The Ship’s Run Aground
A dear friend gave me a book last week. It’s Cultivate Vol. IV: Creativity Unlocked, a book created by Cageless Birds, designed to do just what it says: unlock creativity.
It certainly does.
(Please note that I am not getting paid to write this. I am simply sharing my life here.)
The book is a kind of devotional. Most entries end with prompts that aim to help unlock creativity in those who dare to take the journey. The first prompt speaks about creativity, ability, and risk, and though my answer quickly turned from the original prompting, I think it valuable to share my answers with you.
Creativity: What is inside yearning to get out. The desire to make. Not to critique, but to make in the first place. To make new. To make aground. To make live.
I later explored that word “aground” because when I reread my words I was unsure that it fit. Below is what came from my exploration.
The word “aground” refers to a ship in shallow water, a ship that is on the ground has “run aground.” This ship is not where one would expect to find it, and likely not where it expected to be found either, but it is where it can be seen fully. If I were a ship run aground, I would be seen fully, and therefore would be in a vulnerable place. Creativity is vulnerable. And it’s not just about painting and so-called artistry either. “To be creative,” as Justina Stevens (author of this first devotional in Cultivate Vol. IV) says so eloquently, “is to problem-solve, to come up with ideas during your day, to find a way to relate to a stranger, to try a new seasoning in your stir-fry. It is a drive to live, to make families, to take risks. … Your calling as a human is to live a creative life.”
Ability: What I am given. What I can do. But more than that, what I am graced for. Ability is uncovered in the process. It is not shown immediately, but allowed to be dug out. [Or, allowed to run aground.]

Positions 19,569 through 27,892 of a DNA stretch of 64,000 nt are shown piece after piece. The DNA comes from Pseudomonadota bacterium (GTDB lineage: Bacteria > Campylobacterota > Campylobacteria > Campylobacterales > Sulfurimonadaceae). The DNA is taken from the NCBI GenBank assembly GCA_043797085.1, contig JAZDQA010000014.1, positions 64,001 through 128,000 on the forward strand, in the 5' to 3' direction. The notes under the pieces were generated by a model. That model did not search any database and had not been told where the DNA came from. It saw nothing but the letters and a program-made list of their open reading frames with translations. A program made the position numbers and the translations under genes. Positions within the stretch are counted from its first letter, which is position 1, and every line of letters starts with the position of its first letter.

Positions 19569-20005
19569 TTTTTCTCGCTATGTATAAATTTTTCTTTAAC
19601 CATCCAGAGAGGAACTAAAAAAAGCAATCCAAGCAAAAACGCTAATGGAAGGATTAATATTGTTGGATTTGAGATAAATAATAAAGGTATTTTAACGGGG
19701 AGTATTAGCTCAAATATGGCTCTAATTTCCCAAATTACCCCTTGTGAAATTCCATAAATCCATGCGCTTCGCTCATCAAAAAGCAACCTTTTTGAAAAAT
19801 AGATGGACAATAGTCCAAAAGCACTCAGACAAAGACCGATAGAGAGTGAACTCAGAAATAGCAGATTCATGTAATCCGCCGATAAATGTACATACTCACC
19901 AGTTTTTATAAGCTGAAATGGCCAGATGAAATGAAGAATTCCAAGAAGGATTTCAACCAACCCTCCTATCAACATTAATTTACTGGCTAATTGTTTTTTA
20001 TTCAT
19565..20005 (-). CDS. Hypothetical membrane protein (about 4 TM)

Risk: Scary, yet exciting. Risk is uncertain, but necessary. Without risk, life is flat. Sometimes an act may seem risky, but if prompted by the Holy Spirit, risk is life-giving and wonderful. If we prompt our own risky situations, they are likely to devastate. With the Holy Spirit, risk will always turn to good, will open our eyes, will raise our faith and give us stories that glorify God. Though in the beginning of any risk, fear may creep in, when we are with God He is with us and in His love He gives wisdom where we may see a void.
Oh, these Cageless Birds have me excited. I know very little about them, but just the words “cageless birds” paired with a drive to unlock creativity. Wow.
Cageless birds are those birds who fly in freedom, who belong to a flock, who peer into clouds and touch the line where heaven and earth meet. They are those birds who are not fed, but find themselves sustained. They are not tied to humans, but are allowed to soar.
“Look at the birds, free and unfettered, not tied down to a job description but careless in the care of God. And you count far more to Him than birds.” -Mt. 6:26 MGS
We see birds in the sky as V’s. The birds, wings spread, look just like those pointed lines. They fly in formation, together with others. Caged birds are provided food and scenery, but the universe is a grand gift. Life is unpredictable and risky. Life requires the ability to explore.
Birds are unconcerned with blemishes. They do not wallow in the fact that they are depicted as the twenty-second letter of our alphabet. They just fly on because this is their instinct, nay their calling.
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